Aside from low iron, the test results came back normal and she was placed on antibiotics just in case it was an infection. Tarin wasn’t convinced and a few days later she went back to her regular GP.
“I asked her ‘do you think I could have bowel cancer’ her response ‘oh no, absolutely not, I think it is just an infection’. I requested a referral for a colonoscopy regardless of her opinion, she gave me one.”
When she tried to book in initially she was told it would be a four week wait, despite going through the private system. After ringing around on the behest of a colleague, she found another specialist appointment seven days later.
“In the meantime, I ended up in emergency one afternoon – the cramping pain was so severe I felt like I was in labour again! The emergency department monitored me, took my blood, took more blood, and took more blood – everything came back normal, the emergency department doctor said my blood was “pristine”. I was given heavy pain killer, discharged and told to go home and wait for my colonoscopy, he was sure I would have a result from that procedure.”
By the time her colonoscopy came around, she was noticing blood and mucus in her stool.
“I was wheeled in for my colonoscopy, and I went to sleep as Tarin, but I woke up as the 32 year old mum with bowel cancer. Now, of course I know I am still me and I absolutely do not label myself as someone that ‘HAS CANCER’ but every nurse, doctor and orderly in the hospital that day had the anguish of it on their faces and in their voices – it was caring to witness, yet totally unravelling at the same time.”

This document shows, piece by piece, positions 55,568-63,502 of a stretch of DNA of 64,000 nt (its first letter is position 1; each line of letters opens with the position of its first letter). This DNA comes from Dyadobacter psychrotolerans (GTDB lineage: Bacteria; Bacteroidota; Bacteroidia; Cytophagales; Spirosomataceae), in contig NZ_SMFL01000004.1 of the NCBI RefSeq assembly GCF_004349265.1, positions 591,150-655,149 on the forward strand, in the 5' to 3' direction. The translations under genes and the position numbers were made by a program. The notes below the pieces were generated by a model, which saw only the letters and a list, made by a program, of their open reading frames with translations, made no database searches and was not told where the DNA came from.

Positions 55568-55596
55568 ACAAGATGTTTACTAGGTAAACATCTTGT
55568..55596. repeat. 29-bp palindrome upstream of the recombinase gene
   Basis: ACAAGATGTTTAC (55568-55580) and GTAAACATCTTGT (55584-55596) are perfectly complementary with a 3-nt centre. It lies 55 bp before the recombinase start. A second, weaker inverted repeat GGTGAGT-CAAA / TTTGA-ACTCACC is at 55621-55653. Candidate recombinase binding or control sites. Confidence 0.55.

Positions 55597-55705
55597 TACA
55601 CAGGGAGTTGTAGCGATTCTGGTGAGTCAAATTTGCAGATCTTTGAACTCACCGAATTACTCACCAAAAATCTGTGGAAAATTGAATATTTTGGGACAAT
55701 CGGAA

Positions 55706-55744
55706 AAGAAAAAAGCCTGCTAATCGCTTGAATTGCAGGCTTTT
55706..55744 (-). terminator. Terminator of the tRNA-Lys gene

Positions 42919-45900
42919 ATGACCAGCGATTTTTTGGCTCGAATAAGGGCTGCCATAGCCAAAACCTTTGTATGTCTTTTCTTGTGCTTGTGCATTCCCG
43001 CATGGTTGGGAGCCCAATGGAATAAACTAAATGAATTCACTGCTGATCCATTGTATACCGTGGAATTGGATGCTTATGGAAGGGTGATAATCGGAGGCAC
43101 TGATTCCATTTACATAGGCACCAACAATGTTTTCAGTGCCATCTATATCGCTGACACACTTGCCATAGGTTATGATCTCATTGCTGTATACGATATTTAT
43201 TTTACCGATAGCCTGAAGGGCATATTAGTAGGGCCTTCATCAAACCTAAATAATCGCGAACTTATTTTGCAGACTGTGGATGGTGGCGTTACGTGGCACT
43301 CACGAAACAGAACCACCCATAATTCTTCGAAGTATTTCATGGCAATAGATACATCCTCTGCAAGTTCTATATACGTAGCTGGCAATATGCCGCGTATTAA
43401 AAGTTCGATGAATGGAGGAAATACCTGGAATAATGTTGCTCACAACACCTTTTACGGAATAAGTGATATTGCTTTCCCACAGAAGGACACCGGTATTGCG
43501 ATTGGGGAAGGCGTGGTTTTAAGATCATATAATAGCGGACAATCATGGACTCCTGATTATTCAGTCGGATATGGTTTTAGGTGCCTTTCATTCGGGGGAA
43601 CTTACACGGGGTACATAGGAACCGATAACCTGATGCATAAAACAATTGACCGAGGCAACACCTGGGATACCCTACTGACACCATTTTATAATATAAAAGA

“From that moment on life became a haze of tears and hugs, appointments and results, anxiousness and a whole lot of WAITING. There is one thing I have tried to do for years now and that is slow down time, try with all my might I could never accomplish it – nothing like being told you have cancer to make time stand still.”
A CT scan indicated that that the cancer hadn’t spread much further than her bowel and she required surgery and chemotherapy to treat it.
“The surgery was hard, the recovery was harder, but all the cancer was gone – thanks to my AMAZING surgeon, doctors and nurses at SJOG Murdoch!”
“And now here I am, no cancer (that can be seen) left in my body but needing chemotherapy as an extra precaution due to my young age – 6 months of it, every fortnight for 6 months, just in case.”